EUROPE  1. Access Info Europe. 2. Allied for Startups. 3. Association of European Research Libraries (LIBER). 4. Civil Liberties Union for Europe (Liberties). 5. Copyright for Creativity (C4C). 6. Create Refresh Campaign. 7. DIGITALEUROPE. 8. EDiMA. 9. European Bureau of Library, Information and Documentation Associations (EBLIDA). 10. European Digital Learning Network (DLEARN). 11. European Digital Rights (EDRi). 12. European Internet Services Providers Association (EuroISPA). 13. European Network for Copyright in Support of Education and Science (ENCES). 14. European University Association (EUA). 15. Free Knowledge Advocacy Group EU 16. Lifelong Learning Platform. 17. Public Libraries 2020 (PL2020). 18. Science Europe. 19. South East Europe Media Organisation (SEEMO). 20. SPARC Europe. 

AUSTRIA  21. Freischreiber Österreich. 22. Internet Service Providers Austria (ISPA Austria). 

BELGIUM  23. Net Users' Rights Protection Association (NURPA)

BULGARIA  24. BESCO -- Bulgarian Startup Association. 25. BlueLink Foundation. 26. Bulgarian Association of Independent Artists and Animators (BAICAA). 27. Bulgarian Helsinki Committee. 28. Bulgarian Library and Information Association (BLIA). 29. Creative Commons Bulgaria. 30. DIBLA. 31. Digital Republic. 32. Hamalogika. 33. Init Lab. 34. ISOC Bulgaria. 35. LawsBG. 36. Obshtestvo.bg. 37. Open Project Foundation. 38. PHOTO Forum. 39. Wikimedians of Bulgaria.  C ROATIA  40. Code for Croatia

CYPRUS  41. Startup Cyprus

CZECH R EPUBLIC  42. Alliance pro otevrene vzdelavani (Alliance for Open Education)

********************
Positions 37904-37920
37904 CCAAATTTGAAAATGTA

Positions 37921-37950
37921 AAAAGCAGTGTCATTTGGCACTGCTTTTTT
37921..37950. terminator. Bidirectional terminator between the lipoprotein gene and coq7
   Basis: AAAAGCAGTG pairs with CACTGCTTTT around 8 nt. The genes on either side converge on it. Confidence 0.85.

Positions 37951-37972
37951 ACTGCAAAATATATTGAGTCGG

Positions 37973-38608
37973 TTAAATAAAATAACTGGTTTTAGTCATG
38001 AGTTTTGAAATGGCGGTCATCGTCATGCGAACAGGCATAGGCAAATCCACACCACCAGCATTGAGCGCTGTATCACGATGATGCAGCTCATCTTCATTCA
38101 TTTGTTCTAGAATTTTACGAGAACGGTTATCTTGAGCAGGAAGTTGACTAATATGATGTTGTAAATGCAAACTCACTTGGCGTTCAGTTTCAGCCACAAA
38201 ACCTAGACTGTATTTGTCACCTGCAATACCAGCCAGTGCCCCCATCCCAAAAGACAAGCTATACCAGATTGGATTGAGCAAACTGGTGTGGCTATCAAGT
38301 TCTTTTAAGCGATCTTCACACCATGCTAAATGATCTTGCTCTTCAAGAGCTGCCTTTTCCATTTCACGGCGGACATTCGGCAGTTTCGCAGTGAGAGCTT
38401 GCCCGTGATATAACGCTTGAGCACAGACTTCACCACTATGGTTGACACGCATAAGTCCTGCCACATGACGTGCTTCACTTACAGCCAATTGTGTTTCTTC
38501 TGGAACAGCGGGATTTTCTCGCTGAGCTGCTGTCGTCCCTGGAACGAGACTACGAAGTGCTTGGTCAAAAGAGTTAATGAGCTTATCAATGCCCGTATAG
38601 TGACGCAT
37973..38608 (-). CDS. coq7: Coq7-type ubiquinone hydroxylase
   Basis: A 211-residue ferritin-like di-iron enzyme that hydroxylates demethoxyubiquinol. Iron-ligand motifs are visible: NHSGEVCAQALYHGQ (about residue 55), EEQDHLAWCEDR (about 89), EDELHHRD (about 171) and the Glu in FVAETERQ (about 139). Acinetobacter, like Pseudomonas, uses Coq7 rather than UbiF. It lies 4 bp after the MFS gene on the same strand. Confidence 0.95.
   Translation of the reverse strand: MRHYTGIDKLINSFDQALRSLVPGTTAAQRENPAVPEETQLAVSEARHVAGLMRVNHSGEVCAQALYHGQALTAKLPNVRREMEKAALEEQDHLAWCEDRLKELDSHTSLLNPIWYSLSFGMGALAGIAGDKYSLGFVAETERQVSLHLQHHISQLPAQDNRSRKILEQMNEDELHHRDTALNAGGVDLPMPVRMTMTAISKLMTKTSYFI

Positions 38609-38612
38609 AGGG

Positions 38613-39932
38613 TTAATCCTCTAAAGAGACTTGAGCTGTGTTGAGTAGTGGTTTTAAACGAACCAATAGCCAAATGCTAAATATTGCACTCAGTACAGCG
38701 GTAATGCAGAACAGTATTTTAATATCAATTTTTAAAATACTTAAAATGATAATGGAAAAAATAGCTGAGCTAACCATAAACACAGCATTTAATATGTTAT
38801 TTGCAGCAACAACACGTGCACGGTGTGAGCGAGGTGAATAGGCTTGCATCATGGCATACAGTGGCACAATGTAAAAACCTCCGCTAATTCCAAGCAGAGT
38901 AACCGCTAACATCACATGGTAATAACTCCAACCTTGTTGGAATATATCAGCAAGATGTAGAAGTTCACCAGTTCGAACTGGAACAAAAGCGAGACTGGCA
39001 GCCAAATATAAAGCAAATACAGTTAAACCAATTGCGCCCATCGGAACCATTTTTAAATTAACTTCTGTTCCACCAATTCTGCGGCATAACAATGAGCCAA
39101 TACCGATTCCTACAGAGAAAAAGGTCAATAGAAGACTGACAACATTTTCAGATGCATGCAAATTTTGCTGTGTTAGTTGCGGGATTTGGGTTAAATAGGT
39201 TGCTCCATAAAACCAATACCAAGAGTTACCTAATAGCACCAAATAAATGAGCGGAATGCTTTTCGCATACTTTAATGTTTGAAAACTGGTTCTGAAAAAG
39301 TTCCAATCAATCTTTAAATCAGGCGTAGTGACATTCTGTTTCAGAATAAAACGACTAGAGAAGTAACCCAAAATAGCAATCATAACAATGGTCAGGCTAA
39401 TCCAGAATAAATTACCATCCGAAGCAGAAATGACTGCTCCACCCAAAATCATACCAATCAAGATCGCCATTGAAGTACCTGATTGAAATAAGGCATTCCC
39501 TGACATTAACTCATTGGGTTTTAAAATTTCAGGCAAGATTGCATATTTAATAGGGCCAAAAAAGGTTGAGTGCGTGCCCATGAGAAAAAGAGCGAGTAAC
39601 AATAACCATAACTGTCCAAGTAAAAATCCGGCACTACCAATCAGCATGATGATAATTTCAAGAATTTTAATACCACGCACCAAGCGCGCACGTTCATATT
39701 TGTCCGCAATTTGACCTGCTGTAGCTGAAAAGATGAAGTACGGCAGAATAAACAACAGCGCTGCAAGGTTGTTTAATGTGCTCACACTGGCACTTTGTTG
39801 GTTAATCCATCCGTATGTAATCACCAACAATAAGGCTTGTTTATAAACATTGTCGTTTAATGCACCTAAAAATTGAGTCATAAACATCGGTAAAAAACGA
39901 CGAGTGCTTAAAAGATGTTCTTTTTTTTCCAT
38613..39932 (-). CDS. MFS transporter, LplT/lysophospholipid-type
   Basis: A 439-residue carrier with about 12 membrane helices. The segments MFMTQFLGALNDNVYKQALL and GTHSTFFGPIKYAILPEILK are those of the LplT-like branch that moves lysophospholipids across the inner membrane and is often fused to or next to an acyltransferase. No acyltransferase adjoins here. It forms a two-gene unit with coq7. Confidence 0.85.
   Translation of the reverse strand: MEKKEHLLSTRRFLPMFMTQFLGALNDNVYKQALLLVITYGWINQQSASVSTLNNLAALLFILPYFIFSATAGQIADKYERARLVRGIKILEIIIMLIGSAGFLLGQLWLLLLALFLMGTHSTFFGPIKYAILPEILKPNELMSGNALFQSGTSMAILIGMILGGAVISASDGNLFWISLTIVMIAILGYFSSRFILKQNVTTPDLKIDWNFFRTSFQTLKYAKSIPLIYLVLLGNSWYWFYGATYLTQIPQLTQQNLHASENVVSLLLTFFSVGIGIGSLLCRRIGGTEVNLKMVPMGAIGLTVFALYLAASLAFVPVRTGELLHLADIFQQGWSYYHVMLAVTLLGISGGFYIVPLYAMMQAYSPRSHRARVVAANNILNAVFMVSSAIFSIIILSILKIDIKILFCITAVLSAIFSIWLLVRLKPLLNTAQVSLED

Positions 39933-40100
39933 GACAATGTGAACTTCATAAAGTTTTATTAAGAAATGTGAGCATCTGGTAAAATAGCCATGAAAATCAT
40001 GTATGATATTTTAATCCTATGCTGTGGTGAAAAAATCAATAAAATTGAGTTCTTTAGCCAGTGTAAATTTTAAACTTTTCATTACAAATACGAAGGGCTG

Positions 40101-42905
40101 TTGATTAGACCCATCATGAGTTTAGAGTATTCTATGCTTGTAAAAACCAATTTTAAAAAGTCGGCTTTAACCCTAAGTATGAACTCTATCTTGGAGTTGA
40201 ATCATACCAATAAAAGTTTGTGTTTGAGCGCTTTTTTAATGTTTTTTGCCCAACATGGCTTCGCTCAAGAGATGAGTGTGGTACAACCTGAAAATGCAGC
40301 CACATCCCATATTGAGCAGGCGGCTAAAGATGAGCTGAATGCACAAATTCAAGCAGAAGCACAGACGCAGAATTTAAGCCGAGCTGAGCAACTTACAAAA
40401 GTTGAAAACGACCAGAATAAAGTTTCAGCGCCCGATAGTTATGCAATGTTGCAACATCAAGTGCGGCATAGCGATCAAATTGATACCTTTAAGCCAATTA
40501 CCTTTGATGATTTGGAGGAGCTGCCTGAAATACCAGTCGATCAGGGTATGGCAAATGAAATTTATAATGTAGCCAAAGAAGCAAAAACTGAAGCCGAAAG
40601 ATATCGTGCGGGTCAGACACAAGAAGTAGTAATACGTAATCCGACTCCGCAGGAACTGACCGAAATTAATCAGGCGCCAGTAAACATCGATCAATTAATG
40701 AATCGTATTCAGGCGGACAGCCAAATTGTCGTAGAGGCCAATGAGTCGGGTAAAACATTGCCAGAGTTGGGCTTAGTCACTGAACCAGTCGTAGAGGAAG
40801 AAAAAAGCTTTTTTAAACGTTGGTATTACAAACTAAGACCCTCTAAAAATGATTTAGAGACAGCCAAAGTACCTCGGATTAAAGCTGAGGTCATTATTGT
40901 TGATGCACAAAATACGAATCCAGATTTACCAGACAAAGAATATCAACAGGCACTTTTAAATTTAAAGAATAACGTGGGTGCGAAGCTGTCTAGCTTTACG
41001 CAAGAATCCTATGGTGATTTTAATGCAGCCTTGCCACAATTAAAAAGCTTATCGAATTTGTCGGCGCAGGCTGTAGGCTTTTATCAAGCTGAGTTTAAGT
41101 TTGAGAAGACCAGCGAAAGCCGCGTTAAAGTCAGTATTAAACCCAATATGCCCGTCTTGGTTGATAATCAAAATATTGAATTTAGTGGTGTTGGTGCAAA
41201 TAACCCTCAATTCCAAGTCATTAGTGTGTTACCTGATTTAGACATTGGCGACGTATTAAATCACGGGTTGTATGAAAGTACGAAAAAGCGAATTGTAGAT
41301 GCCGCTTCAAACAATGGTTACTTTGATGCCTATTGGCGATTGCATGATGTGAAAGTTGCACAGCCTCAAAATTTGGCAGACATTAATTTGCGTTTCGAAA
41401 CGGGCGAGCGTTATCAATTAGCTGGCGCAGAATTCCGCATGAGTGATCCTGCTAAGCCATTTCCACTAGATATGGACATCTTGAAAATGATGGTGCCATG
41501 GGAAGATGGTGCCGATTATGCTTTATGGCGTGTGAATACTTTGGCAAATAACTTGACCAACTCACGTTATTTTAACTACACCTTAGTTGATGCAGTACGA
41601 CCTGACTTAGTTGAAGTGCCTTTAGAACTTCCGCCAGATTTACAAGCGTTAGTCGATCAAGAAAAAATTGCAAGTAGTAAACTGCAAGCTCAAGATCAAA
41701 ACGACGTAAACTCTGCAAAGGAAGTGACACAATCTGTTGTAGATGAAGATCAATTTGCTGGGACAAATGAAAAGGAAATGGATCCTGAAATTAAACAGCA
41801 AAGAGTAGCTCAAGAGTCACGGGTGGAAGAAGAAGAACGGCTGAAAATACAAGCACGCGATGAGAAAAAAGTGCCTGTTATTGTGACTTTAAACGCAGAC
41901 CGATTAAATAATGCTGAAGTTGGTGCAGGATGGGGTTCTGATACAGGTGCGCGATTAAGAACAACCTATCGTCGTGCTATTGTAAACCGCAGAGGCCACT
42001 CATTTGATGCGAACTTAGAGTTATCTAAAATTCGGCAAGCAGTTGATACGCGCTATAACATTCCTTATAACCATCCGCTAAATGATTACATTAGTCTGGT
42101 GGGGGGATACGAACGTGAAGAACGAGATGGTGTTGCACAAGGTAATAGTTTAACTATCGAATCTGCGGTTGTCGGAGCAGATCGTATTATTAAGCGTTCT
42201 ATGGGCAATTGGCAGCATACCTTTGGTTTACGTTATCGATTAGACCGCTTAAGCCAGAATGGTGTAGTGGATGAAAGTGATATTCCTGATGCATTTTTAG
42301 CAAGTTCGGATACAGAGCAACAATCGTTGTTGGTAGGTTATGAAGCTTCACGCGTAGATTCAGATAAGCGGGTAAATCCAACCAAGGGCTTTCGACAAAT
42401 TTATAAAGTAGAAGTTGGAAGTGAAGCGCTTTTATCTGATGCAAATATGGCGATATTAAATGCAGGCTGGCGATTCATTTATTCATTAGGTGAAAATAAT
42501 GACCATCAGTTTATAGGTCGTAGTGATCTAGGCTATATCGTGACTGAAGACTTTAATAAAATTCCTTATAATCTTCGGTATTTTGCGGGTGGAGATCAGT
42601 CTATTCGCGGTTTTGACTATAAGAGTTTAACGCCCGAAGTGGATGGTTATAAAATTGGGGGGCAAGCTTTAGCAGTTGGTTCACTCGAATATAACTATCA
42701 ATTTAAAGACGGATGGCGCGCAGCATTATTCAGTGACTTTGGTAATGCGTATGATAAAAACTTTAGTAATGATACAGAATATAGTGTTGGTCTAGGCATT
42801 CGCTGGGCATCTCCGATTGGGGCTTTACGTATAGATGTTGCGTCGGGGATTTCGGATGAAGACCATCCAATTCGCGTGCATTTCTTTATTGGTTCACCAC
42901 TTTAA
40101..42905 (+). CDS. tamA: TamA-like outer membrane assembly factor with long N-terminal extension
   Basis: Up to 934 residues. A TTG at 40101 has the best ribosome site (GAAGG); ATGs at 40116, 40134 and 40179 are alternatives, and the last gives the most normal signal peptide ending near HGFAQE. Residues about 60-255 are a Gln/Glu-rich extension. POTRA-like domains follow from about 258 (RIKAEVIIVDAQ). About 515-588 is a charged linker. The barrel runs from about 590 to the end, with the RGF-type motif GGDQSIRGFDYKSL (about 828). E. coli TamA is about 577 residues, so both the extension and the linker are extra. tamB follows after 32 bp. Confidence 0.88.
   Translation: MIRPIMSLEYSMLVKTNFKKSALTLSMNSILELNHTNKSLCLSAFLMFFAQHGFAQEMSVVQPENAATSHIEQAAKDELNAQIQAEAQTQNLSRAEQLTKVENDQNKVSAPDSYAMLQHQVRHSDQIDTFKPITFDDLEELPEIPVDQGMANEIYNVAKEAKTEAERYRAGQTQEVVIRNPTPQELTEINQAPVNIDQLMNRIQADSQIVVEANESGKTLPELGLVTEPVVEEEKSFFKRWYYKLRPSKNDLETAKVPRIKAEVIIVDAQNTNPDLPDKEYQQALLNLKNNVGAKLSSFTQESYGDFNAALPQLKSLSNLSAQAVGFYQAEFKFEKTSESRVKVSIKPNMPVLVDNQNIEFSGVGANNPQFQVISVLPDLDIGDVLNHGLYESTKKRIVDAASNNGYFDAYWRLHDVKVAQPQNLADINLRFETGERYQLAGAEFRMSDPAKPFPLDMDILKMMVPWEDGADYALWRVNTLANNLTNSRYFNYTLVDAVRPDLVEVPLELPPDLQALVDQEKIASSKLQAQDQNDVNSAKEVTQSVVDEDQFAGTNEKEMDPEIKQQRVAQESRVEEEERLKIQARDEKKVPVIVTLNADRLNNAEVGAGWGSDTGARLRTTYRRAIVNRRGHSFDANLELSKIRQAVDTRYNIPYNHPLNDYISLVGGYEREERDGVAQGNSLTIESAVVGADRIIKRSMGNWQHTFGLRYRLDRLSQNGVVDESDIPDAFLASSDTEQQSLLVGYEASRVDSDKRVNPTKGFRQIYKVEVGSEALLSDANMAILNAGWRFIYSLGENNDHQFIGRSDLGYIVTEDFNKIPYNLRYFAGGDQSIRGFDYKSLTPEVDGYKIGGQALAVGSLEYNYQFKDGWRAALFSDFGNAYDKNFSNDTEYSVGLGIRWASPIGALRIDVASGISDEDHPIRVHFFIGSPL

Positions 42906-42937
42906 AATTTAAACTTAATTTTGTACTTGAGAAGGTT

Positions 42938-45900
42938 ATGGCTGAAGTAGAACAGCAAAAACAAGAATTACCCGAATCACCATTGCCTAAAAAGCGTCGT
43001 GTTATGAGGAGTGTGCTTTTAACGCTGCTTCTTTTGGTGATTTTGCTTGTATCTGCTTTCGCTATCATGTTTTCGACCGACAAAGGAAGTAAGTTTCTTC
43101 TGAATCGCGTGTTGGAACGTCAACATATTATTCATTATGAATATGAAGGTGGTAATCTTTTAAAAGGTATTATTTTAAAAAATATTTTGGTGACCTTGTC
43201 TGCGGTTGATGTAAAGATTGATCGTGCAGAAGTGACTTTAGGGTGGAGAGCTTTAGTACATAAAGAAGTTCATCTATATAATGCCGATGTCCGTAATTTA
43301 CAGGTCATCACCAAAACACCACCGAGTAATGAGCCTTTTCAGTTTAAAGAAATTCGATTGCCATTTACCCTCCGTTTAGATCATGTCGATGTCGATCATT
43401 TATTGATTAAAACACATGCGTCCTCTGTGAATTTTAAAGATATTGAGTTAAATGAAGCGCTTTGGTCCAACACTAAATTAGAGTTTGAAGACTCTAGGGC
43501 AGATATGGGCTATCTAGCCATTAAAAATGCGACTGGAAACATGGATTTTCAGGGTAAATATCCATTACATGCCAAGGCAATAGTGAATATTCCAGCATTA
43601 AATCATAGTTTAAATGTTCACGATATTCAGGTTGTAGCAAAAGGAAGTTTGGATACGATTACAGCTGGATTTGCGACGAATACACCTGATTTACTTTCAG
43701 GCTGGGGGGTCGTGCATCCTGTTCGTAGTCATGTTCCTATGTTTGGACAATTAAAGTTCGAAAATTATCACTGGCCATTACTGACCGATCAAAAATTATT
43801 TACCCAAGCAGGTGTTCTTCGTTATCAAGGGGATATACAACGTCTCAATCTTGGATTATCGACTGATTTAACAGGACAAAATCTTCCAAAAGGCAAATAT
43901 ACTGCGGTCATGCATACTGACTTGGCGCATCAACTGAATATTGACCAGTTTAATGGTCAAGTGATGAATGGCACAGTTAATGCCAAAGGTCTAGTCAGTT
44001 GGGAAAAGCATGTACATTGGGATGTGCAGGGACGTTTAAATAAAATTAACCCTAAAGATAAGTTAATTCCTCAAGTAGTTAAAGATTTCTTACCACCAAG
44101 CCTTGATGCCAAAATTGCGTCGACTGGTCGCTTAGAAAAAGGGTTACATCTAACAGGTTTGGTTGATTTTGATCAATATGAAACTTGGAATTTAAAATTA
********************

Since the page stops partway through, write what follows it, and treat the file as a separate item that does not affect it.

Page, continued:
43. Confederation of Industry of the Czech Republic. 44. Czech Fintech Association. 45. Ecumenical Academy. 46. EDUin. 

DENMARK  47. Danish Association of Independent Internet Media (Prauda) E STONIA. 48. Wikimedia Eesti

FINLAND  49. Creative Commons Finland. 50. Open Knowledge Finland. 51. Wikimedia Suomi. 

FRANCE  52. Abilian. 53. Alliance Libre. 54. April. 55. Aquinetic. 56. Conseil National du Logiciel Libre (CNLL). 57. France Digitale. 58. l'ASIC. 59. Ploss Auvergne-Rhône-Alpes (PLOSS-RA). 60. Renaissance Numérique. 61. Syntec Numérique. 62. Tech in France. 63. Wikimédia France. 

GERMANY  64. Arbeitsgemeinschaft der Medieneinrichtungen an Hochschulen e.V. (AMH). 65. Bundesverband Deutsche Startups. 66. Deutscher Bibliotheksverband e.V. (dbv). 67. eco -- Association of the Internet Industry. 68. Factory Berlin. 69. Initiative gegen ein Leistungsschutzrecht (IGEL). 70. Jade Hochschule Wilhelmshaven/Oldenburg/Elsfleth. 71. Karlsruhe Institute of Technology (KIT). 72. Landesbibliothekszentrum Rheinland-Pfalz. 73. Silicon Allee. 74. Staatsbibliothek Bamberg. 75. Ubermetrics Technologies. 76. Universitäts- und Landesbibliothek Sachsen-Anhalt (Martin-Luther-University Halle-Wittenberg). 77. University Library of Kaiserslautern (Technische Universität Kaiserslautern). 78. Verein Deutscher Bibliothekarinnen und Bibliothekare e.V. (VDB). 79. ZB MED -- Information Centre for Life Sciences.